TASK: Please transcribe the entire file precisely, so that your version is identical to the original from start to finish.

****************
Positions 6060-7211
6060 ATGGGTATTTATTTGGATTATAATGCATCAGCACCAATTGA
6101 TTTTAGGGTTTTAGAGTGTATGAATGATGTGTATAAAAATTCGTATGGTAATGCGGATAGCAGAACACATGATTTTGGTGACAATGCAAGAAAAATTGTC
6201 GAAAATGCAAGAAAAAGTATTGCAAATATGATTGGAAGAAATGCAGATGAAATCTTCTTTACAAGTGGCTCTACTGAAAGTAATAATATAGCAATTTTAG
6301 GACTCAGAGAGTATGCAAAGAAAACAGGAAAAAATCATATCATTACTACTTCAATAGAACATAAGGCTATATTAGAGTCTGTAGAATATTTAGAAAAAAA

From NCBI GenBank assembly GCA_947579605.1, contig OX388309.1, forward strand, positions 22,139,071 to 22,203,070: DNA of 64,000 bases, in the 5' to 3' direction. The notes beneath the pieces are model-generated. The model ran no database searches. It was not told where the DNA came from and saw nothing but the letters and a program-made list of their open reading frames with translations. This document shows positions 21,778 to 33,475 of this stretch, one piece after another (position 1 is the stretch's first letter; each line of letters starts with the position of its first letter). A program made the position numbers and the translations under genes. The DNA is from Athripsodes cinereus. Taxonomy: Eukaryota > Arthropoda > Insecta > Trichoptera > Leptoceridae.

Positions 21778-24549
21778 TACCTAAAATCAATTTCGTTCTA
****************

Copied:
Positions 6060-7211
6060 ATGGGTATTTATTTGGATTATAATGCATCAGCACCAATTGA
6101 TTTTAGGGTTTTAGAGTGTATGAATGATGTGTATAAAAATTCGTATGGTAATGCGGATAGCAGAACACATGATTTTGGTGACAATGCAAGAAAAATTGTC
6201 GAAAATGCAAGAAAAAGTATTGCAAATATGATTGGAAGAAATGCAGATGAAATCTTCTTTACAAGTGGCTCTACTGAAAGTAATAATATAGCAATTTTAG
6301 GACTCAGAGAGTATGCAAAGAAAACAGGAAAAAATCATATCATTACTACTTCAATAGAACATAAGGCTATATTAGAGTCTGTAGAATATTTAGAAAAAAA

From NCBI GenBank assembly GCA_947579605.1, contig OX388309.1, forward strand, positions 22,139,071 to 22,203,070: DNA of 64,000 bases, in the 5' to 3' direction. The notes beneath the pieces are model-generated. The model ran no database searches. It was not told where the DNA came from and saw nothing but the letters and a program-made list of their open reading frames with translations. This document shows positions 21,778 to 33,475 of this stretch, one piece after another (position 1 is the stretch's first letter; each line of letters starts with the position of its first letter). A program made the position numbers and the translations under genes. The DNA is from Athripsodes cinereus. Taxonomy: Eukaryota > Arthropoda > Insecta > Trichoptera > Leptoceridae.

Positions 21778-24549
21778 TACCTAAAATCAATTTCGTTCTA